Con: You have to be more self-motivated.

If you’re the type of person who procrastinates working unless a boss is breathing down your neck, then you might find yourself underperforming in a work-from-home role. Remote workers have to motivate themselves to get the job done, which puts more onus on people working from home to manage their time wisely to complete their projects, instead of having someone else set the timelines and spurring them along.

Con: Some bosses may be biased against those who aren’t in the office.

study by researchers at the University of California at Davis and the University of North Carolina at Chapel Hill found that “face time” – the amount of time that you’ve seen at work either within normal business hours or outside of them – can affect how your boss and others perceive you at work. If you’re not in the office and others are, some managers may be either intentionally or unintentionally biased against you. You may find that your contributions aren’t noticed or appreciated as much by your team and may feel compelled to make extra efforts to keep on everyone’s radar screen.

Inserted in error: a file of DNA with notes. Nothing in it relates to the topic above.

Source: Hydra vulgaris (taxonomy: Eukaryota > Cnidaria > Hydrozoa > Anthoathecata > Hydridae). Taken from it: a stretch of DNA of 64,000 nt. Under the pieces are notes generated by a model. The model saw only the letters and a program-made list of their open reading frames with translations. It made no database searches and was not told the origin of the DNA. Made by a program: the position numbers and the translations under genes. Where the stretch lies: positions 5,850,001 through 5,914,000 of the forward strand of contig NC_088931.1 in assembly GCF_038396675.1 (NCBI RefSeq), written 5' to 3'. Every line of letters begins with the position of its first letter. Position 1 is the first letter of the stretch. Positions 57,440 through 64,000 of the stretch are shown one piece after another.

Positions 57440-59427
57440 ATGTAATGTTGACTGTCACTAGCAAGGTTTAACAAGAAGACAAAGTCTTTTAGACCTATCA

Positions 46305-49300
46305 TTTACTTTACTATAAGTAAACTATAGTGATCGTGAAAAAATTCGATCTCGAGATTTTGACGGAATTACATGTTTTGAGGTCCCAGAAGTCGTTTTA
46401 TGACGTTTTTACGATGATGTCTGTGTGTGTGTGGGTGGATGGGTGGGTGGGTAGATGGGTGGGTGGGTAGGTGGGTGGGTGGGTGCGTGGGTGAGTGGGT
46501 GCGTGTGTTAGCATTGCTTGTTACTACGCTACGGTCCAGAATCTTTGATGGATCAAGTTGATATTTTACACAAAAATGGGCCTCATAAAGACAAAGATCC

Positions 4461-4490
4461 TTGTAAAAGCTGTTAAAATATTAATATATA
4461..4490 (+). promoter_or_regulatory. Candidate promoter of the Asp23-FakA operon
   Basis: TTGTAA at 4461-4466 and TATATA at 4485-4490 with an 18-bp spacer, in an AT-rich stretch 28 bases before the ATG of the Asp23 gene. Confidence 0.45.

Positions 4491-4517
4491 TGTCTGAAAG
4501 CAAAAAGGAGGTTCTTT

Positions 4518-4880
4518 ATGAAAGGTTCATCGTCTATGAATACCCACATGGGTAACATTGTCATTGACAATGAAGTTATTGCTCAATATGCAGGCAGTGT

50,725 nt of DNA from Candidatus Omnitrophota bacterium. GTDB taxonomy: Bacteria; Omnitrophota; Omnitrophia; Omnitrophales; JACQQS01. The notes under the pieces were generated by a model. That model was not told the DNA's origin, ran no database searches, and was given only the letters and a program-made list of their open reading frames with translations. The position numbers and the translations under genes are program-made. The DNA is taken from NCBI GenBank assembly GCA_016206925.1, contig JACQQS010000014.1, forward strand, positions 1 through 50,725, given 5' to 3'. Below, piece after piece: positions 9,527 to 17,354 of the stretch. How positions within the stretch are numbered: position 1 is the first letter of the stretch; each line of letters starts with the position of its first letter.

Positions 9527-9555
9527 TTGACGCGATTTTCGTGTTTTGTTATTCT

Weighing the pros and cons of working from home has become even more important in the wake of the pandemic since many companies are now giving their employees the option to not come back into the office. If you are given the choice to consider working from home permanently, be sure to think through each of the pros and cons of working from home to land on a solution that matches your priorities. Remote work has clear benefits, but no situation is perfect. Understanding the reasons to work from home – as well as the reasons not to – can go a long way in learning how to work from home successfully.

[Source: This article was published in By – Uploaded by the Member of Broadreader]